Beyond AlphaGo: Deep Learning and the Neural Network
When you bring up the topic of artificial intelligence to the general public, one of the first things that comes to mind is either Terminator’s Skynet or the robots of the Matrix. But stories of man’s creations rising up against him are not new. In fact, the word Robot was first used in 1920, by Karel Capek in his play, R.U.R. Back then, the word robot didn’t refer to the mechanized automatons we’re used to today, but simply scientifically engineered humanoids.
In addition to being the originator of the word robot, R.U.R. is also the first story to explore the concept of robots rising up and turning on their creators. And even older than that is Mary Shelley’s classic Frankenstein.
Smile if you love your robotic overlords!
But instead of being scared away from these stories, we’ve embraced them. In fact, AI experts today are even researching a process called deep learning which intends to bring artificial intelligence out of science fiction and into real life.
Deep learning is a form of machine learning that’s geared towards advancing computer intelligence. In machine learning, a computer is slowly exposed to new data over a period of time and taught to make predictions based on that data. Then, developers go back into the software and make tweaks to the parameters in order to improve prediction quality.
Deep learning, however, uses repeated exposure to multiple data sets, typically images or sound bites, in order to identify key classifiers. The computer then presents a prediction based on those classifiers, and developers provide feedback, either confirming the prediction or providing a correction. It’s a process very similar to human learning, and in fact, deep learning actively attempts to mimic a human mind by using systems referred to as artificial neural networks.
A simplified model of a neural network. Many networks will have more hidden layers to pass through before hitting the output layer. Image courtesy of neuralnetworksanddeeplearning.com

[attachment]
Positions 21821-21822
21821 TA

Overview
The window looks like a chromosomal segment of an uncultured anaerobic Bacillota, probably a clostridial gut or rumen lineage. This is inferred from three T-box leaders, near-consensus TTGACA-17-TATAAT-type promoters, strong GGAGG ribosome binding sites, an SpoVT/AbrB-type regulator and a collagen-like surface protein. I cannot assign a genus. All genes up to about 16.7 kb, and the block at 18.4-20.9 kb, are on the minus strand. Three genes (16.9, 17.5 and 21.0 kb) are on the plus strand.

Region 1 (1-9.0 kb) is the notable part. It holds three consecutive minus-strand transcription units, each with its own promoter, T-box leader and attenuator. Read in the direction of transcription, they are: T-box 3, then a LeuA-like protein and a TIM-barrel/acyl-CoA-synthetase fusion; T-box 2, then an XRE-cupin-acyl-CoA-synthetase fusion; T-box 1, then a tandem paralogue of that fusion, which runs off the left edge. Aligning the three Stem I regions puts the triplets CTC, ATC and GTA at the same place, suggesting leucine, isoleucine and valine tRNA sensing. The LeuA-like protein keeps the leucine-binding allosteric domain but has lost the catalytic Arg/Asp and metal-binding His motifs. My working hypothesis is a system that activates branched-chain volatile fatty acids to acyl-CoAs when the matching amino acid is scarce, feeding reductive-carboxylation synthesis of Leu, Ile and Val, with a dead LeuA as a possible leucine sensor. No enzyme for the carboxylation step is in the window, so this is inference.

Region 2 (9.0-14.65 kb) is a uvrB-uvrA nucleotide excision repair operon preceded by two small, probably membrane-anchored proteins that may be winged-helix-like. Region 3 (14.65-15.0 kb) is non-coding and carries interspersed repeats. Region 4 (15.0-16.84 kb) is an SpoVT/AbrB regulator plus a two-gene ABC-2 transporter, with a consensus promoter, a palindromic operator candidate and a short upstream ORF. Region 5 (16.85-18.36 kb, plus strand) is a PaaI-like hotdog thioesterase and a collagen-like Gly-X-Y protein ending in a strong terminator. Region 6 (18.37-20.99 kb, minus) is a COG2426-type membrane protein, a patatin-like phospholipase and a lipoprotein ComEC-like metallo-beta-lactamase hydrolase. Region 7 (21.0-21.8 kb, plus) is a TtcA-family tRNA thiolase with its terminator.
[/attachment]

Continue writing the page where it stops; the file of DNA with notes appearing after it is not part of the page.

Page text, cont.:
A neural network is a mathematical model which comprises multiple layers. When a data set is sent through a neural network, it travels through each of the layers, known as hidden layers. At each layer it checks against certain parameters, until it reaches out the output layer, where a prediction is made regarding the content of the data. How the neural networks check parameters is defined by something called a learning rule.
While there are many different kinds of learning rules, such as the Perceptron learning rule, the Widrow-Hoff learning rule, and the Adaptive Ho-Kashyap (AHK) learning rules, the Delta learning rule is one of the most commonly used rules used by back-propagational neural networks. Now, back-propagational sounds like a really fancy word, but all it really means is that the computers learn by making mistakes, which are then corrected by a developer, much like with human learning.
If it sounds like this process would take a long time to complete, you would be right. If it’s only one computer going through the process. But many places that are investing in deep learning, like Google, frequently use large amounts of computers at once.
In June of 2013, Google compiled one of the largest neural networks to date, made up 16,000 computer processors running over a billion connections, and showed it 10 million randomly selected Youtube videos. Without any human input, it was able to positively identify 16% of the content, which doesn’t seem impressive until you realize that this was a 70% increase over previous models. When they recalibrated the system and made the sorting categories more general (down to 1,000 categories from 22,000), the accuracy rate jumped up to 50%.
So what, you may ask, are we doing with this technology, besides showing it a lot of cat videos off the internet? Well, so far, deep learning processes have increased the accuracy in voice recognition software and there have been great strides in translation technology as well. It’s also been used in robotics to increase dexterity and precision in their movement. Finally, one of the most impressive things we’ve done is teach a computer how to play the Chinese game, Go.
Not only does the computer play this abstract strategy game well, but it has consistently defeated master players time and time again. Of course, this is because the computer, AlphaGo, prioritizes a win condition over gaining points, which is something few humans would consciously chose to do. After all, crushing an opponent by 50 points is far more satisfactory than winning by 2 points, even if the possibility of losing is slightly higher.
AlphaGo’s objectivity is part of the reason why it is able to keep racking up wins against the best of human players, but what does this mean for the future?
Will our Go playing robot overlords decide that our human emotions are the cause of our suffering?
Will they lock us in tubes to serve as batteries for their highly complex and logical society?
Or will they merely declare us obsolete and send mechanical assassins back in time to erase humanity’s resistance leaders from existence in order to crush our inborn need to survive, despite their best efforts to crush us beneath their mighty metallic heels?
One can only hope that the artificial intelligence of tomorrow is far more benevolent than science fiction likes to depict. It’s hard to deny, though, that the nerds in us are half excited to see what we can make out of our machines, and half preparing to save John Connor.
For now, though, we’ll stick with losing at board games.